Who should replace Alex Clifford?
August 5, 2013 8:10PM
Updated: September 7, 2013 6:13AM
Given its recent scandal, it is clear that Metra needs a reformer, someone who can stand up to the special interests and dirty politics that suffocate Illinois government. Someone principled. Someone whose only interest is serving Metra riders and commuters. A fiscal steward with experience running a large public transportation company. Perhaps someone vetted by a specialized private search firm. Someone who maybe was an elected official himself, so he won’t blink when standing up to other elected officials.
So who could meet all these requirements? His name is Alex Clifford. He already has shown the necessary rugged independence to change things. So instead of the new Metra board searching for a replacement for Clifford, it should rehire Clifford.
William Choslovsky, Lincoln Park
Income gap too hard to ignore
What is going on in this country? We can rebuild Iraq but we can’t rebuild Detroit? Detroit was once a booming town. Workers were able to make a decent living. Where are they now? We bailed out Wall Street, why can’t they help us now?
For some reason, Republicans don’t think we should raise taxes on the wealthy to increase revenue. The gap between the rich and the poor is growing. We wouldn’t have these economic problems if the wealthy paid their fair share. So who is to pay? Well, conservatives think the poor and middle class should pay. They say take away food stamps, meals on wheels, and Head Start. They say take away those huge pensions of teachers, police and firefighters even though they fund their own pensions. Welfare mothers didn’t create bank failures, or the downturn of our economy.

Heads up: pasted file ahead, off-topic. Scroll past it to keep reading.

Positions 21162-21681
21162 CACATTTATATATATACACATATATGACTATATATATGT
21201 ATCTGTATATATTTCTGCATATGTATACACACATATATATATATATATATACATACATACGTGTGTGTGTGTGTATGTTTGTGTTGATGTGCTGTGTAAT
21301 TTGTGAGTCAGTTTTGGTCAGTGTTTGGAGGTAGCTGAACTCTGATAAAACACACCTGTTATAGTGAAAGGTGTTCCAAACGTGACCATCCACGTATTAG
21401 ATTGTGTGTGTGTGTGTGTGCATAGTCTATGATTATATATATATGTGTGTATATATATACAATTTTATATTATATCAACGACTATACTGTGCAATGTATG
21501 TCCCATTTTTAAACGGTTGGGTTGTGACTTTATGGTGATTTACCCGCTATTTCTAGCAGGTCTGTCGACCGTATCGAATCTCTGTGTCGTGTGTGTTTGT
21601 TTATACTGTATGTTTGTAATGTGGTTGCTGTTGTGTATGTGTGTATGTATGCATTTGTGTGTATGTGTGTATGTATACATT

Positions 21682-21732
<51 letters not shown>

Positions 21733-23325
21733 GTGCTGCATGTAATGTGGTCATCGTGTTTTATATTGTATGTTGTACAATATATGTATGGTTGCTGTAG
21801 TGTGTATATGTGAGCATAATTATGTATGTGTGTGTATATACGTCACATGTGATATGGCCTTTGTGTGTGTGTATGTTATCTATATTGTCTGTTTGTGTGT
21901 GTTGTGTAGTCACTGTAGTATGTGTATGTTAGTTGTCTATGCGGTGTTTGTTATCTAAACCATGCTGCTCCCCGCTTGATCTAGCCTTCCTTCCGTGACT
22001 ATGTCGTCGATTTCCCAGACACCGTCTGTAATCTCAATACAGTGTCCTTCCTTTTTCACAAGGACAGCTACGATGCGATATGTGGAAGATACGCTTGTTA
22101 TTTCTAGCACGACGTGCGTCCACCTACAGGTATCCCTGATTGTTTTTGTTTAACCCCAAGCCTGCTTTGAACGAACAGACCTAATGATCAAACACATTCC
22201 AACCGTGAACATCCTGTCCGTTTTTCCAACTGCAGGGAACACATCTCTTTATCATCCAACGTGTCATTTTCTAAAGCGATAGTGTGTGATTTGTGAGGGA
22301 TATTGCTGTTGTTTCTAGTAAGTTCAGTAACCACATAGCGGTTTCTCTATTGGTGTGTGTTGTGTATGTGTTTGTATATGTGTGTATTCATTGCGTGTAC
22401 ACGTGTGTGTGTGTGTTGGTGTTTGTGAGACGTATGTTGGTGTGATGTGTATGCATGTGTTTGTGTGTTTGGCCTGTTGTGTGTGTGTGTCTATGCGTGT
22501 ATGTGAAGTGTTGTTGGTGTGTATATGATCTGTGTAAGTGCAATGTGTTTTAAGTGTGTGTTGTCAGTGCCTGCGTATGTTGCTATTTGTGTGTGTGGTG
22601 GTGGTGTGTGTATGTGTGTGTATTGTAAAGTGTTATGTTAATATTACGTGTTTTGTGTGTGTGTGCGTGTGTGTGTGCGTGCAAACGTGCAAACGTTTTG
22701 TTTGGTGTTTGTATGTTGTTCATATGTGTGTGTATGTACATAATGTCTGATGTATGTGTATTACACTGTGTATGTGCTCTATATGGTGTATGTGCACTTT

Cecile Powell, Huntley
The payoff is bigger than higher wages
A minimum wage upgrade makes sense, for people who work should receive at least $15 per hour for their skills. To say that they are not worth that minimal sum is degrading. A living wage will give people a sense of dignity. People will change jobs less often, so businesses don’t have to train as many people and spend more on products and services.
The current working poor should be given a chance to become the working elite with their heads held high. They will feel appreciated for their time spent on the job and perform it more willingly. They will be prompt and loyal to the company because they are being treated fairly. Remember, too, if employees make more they will spend more, enriching the economy.
Marie E. Roman, Tinley Park